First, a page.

Unlike most photo sharing apps these days, Hipstamatic puts great focus on recreating the analog experience of shooting photos and carefully selecting the equipment you’d like to shoot with. With a somewhat accurate representation of vintage films, lenses, camera cases, and flash units, Hipstamatic wants to appeal to that kind of userbase that is not simply interested in capturing a fleeing moment and share it in seconds; rather, as famous appearances on publications like The New York Times confirm, the Hipstamatic crowd is more of a passionate gathering of 4 million users looking to spend minutes, if not hours, trying to achieve the perfect setup for each occasion, spending one dollar at a time on in-app purchases that unlock different filters and “parts” of the cameras supported in Hipstamatic. Unlike Instagram or, say, Camera+, Hipstamatic isn’t built to shoot & share; the ultimate goal is undoubtedly sharing, but it’d be more appropriate to describe Hipstamatic’s workflow as “set up, shoot, then share”.

Hipstamatic seems to have realized, however, that sharing can’t be relegated to a simple accessory  that has a second place behind the app’s custom effects and unlockable items. Whilst in-app purchases and fancy graphics may have played an important role in driving Hipstamatic’s success so far, apps can’t go without a strong sharing and social foundation nowadays, and since its launch two years ago, Instagram has seen tremendous growth for being only an iPhone app. With this update, Instagram and Hipstamatic are doing a favor to each other: Instagram gets to test the waters with an API that now allows for uploading through other clients that support similar feature sets; Hipstamatic maintains its existing functionalities, but it adds a new social layer that plugs natively into the world’s hottest photo sharing startup.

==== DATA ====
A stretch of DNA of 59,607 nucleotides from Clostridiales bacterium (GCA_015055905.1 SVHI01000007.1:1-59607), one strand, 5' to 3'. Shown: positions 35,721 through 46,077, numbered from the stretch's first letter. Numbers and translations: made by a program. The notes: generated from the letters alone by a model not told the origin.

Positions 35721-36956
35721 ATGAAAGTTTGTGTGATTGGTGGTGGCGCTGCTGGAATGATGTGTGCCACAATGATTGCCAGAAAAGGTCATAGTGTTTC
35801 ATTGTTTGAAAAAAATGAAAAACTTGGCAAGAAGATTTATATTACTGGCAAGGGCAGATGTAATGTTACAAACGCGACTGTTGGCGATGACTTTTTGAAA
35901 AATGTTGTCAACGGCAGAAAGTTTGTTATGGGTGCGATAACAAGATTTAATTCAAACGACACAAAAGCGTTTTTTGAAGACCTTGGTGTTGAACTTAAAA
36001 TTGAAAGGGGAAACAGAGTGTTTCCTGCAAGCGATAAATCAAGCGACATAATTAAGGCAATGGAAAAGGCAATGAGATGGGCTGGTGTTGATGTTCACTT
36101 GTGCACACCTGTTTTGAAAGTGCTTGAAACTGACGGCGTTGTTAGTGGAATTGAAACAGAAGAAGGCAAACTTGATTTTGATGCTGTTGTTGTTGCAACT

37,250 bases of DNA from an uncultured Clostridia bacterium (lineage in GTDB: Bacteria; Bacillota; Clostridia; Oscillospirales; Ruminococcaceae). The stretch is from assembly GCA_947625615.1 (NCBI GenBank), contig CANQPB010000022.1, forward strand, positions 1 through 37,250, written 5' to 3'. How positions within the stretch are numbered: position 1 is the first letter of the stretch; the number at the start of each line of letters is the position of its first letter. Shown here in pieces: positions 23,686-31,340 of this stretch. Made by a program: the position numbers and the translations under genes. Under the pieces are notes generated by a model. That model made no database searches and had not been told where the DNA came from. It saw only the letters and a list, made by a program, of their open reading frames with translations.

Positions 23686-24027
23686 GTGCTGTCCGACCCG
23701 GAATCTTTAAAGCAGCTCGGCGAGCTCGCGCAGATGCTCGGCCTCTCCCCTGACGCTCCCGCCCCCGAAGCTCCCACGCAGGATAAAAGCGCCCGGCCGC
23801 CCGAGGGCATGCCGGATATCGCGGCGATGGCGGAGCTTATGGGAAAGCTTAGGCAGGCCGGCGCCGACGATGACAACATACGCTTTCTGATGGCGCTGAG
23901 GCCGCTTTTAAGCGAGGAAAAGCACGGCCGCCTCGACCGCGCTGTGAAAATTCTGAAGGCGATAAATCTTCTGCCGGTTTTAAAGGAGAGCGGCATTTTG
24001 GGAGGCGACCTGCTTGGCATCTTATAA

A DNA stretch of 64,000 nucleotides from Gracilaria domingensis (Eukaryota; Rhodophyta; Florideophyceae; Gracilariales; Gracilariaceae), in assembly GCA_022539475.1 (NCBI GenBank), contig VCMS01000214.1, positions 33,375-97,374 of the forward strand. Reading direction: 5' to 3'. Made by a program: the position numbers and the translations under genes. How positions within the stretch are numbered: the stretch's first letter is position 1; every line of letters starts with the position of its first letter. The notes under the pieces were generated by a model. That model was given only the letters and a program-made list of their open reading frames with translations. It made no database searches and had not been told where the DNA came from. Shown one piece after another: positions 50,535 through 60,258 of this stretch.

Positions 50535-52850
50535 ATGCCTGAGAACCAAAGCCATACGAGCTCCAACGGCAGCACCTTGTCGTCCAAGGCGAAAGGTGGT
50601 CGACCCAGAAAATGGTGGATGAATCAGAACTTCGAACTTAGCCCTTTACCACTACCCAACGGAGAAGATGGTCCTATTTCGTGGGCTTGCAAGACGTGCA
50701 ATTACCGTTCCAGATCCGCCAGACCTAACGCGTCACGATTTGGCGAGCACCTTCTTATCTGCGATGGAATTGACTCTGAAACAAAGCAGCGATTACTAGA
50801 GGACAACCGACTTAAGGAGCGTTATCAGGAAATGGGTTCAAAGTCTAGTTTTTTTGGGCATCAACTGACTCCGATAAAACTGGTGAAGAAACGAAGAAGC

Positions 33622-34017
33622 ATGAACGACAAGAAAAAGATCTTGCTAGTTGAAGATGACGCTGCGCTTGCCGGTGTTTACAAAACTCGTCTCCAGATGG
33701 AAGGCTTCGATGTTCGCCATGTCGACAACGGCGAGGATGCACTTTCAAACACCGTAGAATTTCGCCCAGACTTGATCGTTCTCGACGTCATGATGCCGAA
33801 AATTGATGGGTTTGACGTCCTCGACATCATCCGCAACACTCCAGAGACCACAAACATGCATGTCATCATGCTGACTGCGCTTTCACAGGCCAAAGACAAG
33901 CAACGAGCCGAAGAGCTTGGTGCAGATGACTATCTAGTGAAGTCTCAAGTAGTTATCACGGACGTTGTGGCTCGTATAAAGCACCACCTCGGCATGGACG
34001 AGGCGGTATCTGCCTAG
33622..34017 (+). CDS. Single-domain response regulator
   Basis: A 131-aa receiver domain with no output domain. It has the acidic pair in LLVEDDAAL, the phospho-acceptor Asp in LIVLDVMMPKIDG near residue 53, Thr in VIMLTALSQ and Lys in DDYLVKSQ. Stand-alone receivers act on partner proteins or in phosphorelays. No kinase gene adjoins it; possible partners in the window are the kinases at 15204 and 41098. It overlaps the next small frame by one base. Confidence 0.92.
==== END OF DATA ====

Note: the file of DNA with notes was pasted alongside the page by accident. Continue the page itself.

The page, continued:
Looking at the terms of the “deal” (I don’t think any revenue sharing is taking place between the two parties), it appears both sides got the perks they wanted. This native integration comes with an Instagram icon in Hipstamatic’s new sharing menu, which, when tapped, will let you log into your account. Once active, each “Hipstaprint” (another fancy name for photos) can be shared on a variety of networks, with Facebook even supporting friend tagging. You can upload multiple photos at once if you want, too. In the sharing panel, you can optionally decide to activate “equipment tagging” – this option will, alongside the client’s information, include #hashtags for the lens, film and other equipment that you use in your Hipstamatic camera.

On the Instagram’s side, things get a little more interesting. Hipstamatic photos get uploaded respecting Instagram’s photo sizes, and they get a border around the image to, I guess, indicate their “print” nature. Together with the title, Instagram will display the aforementioned tags for equipment, and a “Taken with Hipstamatic” link that, when tapped, will ask you to launch Hipstamatic. If you don’t have Hipstamatic installed on your iPhone, this link will take you to the App Store page for the app.

Overall, what really intrigues me about this collaboration isn’t the Hipstamatic update per se – version “250” of the app is solid and well-built, but I don’t use Hipstamatic myself on a regular basis, as I prefer more direct tools like Instagram, Camera+, or even the Facebook app for iOS. What I really think could be huge, both for the companies involved and the users, is the API that Hipstamatic is leveraging here. Hipstamatic is doing the right thing: sharing has become a fundamental part of the mobile photo taking process, and it would be foolish to ignore Instagram’s popularity and come up with a whole new network.